Dorothea Fields (Annette Bening, Left) comforts her 15-year-old son Jamie (Lucas Jade Zumann, Right) in 2016’s ‘20th Century Woman.’/Courtesy of A24

March is Women’s History Month. While you may not have celebrated International Women’s Day on March 8 with the ladies in your life or made time to read up on powerful female historical figures these past two weeks, it is not too late to honor and commemorate the experiences of women. Here are five excellent films about some of the world’s amazing women. I recommend them hoping that they inspire the same strength and tenderness in you that they have inspired in me.

“20th Century Women” (2016)

This semi-autobiographical Mike Mills film follows the relationship between middle-aged divorcee Dorothea Fields (Annette Bening), her 15-year-old, skater-boy son, Jamie (Lucas Jade Zumann) and the residents of Dorothea’s Southern California boarding home. When Dorothea becomes attuned to her son’s growing angst, she invokes the help of her tenant Abbie (Greta Gerwig), a crimson-haired punk photographer, and Jamie’s friend, Julie (Elle Fanning), a sage and sexually avaricious teenage girl, to help raise Jamie. Set in the 1970s, “20th Century Women” excels not only because of Mills’ keen ability to capture the challenges of caring for someone, but also because of his ability to represent his relationship with his own mother on-screen through Dorothea and Jamie (and classic Talking Head songs). The film effectively highlights the inextricability of healthy masculinity from respecting women and answers the question: Do you need a man to raise a man? Hint: The answer is no, you don’t.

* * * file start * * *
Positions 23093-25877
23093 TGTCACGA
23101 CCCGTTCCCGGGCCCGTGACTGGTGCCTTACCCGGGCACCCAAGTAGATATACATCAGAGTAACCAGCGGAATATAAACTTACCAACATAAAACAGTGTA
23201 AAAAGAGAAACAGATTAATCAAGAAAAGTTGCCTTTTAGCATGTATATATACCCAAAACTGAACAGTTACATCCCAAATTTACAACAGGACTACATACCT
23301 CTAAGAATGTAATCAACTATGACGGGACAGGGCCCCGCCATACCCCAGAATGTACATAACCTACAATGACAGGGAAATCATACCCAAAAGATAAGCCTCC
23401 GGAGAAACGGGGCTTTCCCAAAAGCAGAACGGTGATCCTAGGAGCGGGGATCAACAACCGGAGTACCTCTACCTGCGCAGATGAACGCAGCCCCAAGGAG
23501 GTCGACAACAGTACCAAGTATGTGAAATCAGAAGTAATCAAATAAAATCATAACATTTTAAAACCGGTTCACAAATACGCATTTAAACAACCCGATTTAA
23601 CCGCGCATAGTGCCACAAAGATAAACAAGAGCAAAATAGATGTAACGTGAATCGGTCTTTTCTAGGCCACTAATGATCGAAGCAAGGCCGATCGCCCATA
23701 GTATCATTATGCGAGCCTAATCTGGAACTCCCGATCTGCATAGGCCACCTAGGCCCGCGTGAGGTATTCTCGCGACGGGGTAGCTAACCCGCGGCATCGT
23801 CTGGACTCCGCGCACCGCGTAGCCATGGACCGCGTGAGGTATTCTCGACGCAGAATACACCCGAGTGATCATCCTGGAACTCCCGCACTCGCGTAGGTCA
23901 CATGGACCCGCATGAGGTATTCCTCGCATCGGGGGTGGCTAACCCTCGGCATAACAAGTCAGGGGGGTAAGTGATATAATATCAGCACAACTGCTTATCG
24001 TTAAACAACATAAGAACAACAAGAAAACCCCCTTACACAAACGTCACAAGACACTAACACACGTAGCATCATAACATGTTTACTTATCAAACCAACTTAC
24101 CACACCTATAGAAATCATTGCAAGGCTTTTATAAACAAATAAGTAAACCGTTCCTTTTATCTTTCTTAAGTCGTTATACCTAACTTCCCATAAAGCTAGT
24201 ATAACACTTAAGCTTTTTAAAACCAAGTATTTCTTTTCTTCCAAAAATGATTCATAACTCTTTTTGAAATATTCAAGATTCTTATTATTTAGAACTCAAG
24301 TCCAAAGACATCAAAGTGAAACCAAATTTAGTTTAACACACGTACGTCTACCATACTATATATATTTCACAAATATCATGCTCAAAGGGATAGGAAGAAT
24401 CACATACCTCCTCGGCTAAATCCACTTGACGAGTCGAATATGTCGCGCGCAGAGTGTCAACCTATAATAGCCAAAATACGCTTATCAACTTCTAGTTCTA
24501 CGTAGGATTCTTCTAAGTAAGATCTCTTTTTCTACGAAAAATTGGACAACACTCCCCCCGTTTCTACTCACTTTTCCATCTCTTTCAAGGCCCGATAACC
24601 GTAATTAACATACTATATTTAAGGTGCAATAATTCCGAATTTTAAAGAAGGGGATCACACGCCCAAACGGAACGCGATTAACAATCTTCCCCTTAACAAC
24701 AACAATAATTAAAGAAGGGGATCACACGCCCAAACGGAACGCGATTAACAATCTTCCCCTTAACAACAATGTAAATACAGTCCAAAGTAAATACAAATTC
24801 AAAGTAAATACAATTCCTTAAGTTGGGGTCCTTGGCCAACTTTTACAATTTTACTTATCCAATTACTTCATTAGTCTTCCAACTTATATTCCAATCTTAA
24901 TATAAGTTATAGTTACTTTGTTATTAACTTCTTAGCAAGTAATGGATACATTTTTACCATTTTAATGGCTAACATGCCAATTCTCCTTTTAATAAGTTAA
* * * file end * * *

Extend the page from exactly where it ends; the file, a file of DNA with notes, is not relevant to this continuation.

“Whale Rider” (2002)

“Whale Rider” is an Oscar-nominated, New Zealand-German drama about Kahu Paikea “Pai” Apirana (Keisha Castle-Hughes), a young Maori girl who aspires to be the chief of her tribe. Pai is named after the legendary Maori ancestor, Paikea, who famously rode and received help from whales in times of peril. After the untimely death of Pai’s mother and twin brother during her birth, Pai’s father temporarily departs to Germany. She is then raised by her grandparents Koro (Rawiri Paratene) and Nanny Flowers (Vicky Haughton). While Pai stands out within her community as an intellectually curious and kind person, her life is complicated by lingering grief and self-doubt spurred by her grandfather’s belief that only men should be chiefs and that Pai is to blame for the deaths in their family. Pai’s ability to triumph over personal strife, cherish her familial naysayers and positively impact her environment is inspiring. “Whale Rider” is a gorgeous film that celebrates the Maori women of New Zealand. Hughe’s Oscar-nominated performance is sure to bring tears to your eyes and joy to your heart.

“A Fantastic Woman” (2017)